4 Models States Use to Fund Secondary CTE

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Written by: Lauren Bloomquist
Sept. 13, 2023
As secondary career and technical education programs continue to grow in states, we updated our 50-State Comparison to provide a comprehensive overview of state policies. This is the first post in a series highlighting insights and state policy examples from our research. 

Secondary career and technical education programs support a wide range of initiatives to ensure students succeed in postsecondary education and the workforce. CTE programs rely on various funding sources including federal, state and local governments to meet the high costs of providing programming for students.  

In our 50-State Comparison on Secondary Career and Technical Education, we identified the primary mechanism used by each state to fund this type of instruction. We found that states use a range of federal, state and local funding sources.  

State allocations for secondary CTE funds vary depending on the approach and complexity. We identified four general ways states distribute funds to districts:

  • Student-based.
  • Resource-based.
  • Cost-based.
  • Hybrid model.


Under student-based funding, districts receive a base amount of funding per student. Additional money or weights are added to support students from low-income backgrounds or students from rural areas. At least 28 states distribute funds through a student-based formula. Formulas generally consider the additional resource needs of a CTE program by adding a weight for all enrolled students.  

Alaska applies a single weight of 1.015 to assist districts in providing vocational and technical instruction to students in secondary schools. The weight is applied to the districts’ adjusted average daily membership.  

Tennessee overhauled its statewide funding formula beginning in the 2023-24 school year by transitioning to a student-based funding model that includes additional allocation amounts for CTE students. Amounts are based on the level and the progression of the coursework in the program. The new allocation estimates that per-student funding will be $5,000. 

Texas applies differential weights in allocating funds to CTE students based on program type, course level and whether a course is approved by the state. The state provides a list of approved courses and the funding tier to establish the funding weight for each student’s courseload.   


Resource-based funding ensures all districts receive a minimum base amount of resources such as staffing, services or programs. These resources are often determined by the size of student populations and an established student-to-staff ratio.  

We identified two states that use a resource-based funding approach. Illinois allocates funding based on the number of specialist instructors employed by a district. North Carolina allocates funds to the state administration of CTE programs first and then allocates the remaining amount equitably to local education agencies.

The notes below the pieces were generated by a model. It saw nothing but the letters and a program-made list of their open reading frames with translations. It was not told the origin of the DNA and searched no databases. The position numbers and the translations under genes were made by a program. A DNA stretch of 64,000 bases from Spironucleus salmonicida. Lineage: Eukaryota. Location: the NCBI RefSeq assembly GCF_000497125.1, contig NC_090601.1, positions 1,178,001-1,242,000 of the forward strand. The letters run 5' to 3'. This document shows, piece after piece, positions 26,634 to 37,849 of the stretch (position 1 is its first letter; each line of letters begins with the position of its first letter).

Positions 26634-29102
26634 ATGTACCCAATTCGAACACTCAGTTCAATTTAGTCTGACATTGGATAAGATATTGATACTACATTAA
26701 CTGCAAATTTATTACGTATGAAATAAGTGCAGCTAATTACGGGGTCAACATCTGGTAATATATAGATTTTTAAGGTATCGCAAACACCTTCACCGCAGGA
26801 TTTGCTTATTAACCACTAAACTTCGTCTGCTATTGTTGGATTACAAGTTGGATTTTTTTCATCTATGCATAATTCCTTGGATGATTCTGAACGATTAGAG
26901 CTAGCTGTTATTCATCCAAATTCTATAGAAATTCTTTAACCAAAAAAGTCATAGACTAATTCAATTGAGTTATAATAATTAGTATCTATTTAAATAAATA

Some states allocate funding based on the cost of CTE programs. Cost-based districts receive a reimbursement for the costs of providing services from the prior school year. Often, states cap or limit the rate of reimbursement, so only a portion of a local education agency’s expenditures may be covered. Our 50-State Comparison identifies at least 11 states that use a cost-based model to provide funds to districts. 

For example, Colorado reimburses education providers using appropriated funds for conducting CTE courses. Providers are reimbursed for program costs, including instruction personnel, services provided by another education agency or institution and cost of supplies and equipment approved by the board. Local education agencies may support program costs beyond the state reimbursement.  

Similarly, the  Rhode IslandDepartment of Education may distribute state and federal funds to help CTE programs cover specified costs incurred by districts. The department is required to prorate funds among eligible school districts if the total reimbursement amount exceeds the available funding. Additionally, there is a one-time grant available to cover initial costs for prospective career programs or one-time costs such as for construction or equipment. 


Hybrid models often combine aspects of student-based funding models, resource-based allocation models and various cost factors. We identified six states that use a hybrid model. For example, Iowa uses both a cost-based model and a resource-based model to equally distribute half of the available funds based on partnerships approved by the state department of education. These partnerships are designed to assist school districts in delivering effective and efficient CTE programs. The remaining funds are distributed based on the number of enrolled students using a student-based model. 

As you can see, states take a variety of approaches to fund secondary CTE programming and have opportunities to learn from different approaches. Look out for the second blog post in this series on centering student experiences in CTE program approval criteria!   

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